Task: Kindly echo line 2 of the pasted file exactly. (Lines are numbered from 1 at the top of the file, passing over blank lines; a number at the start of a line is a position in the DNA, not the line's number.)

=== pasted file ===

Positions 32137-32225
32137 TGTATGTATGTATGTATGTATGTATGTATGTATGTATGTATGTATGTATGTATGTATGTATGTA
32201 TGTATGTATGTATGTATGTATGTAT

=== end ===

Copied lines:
32137 TGTATGTATGTATGTATGTATGTATGTATGTATGTATGTATGTATGTATGTATGTATGTATGTA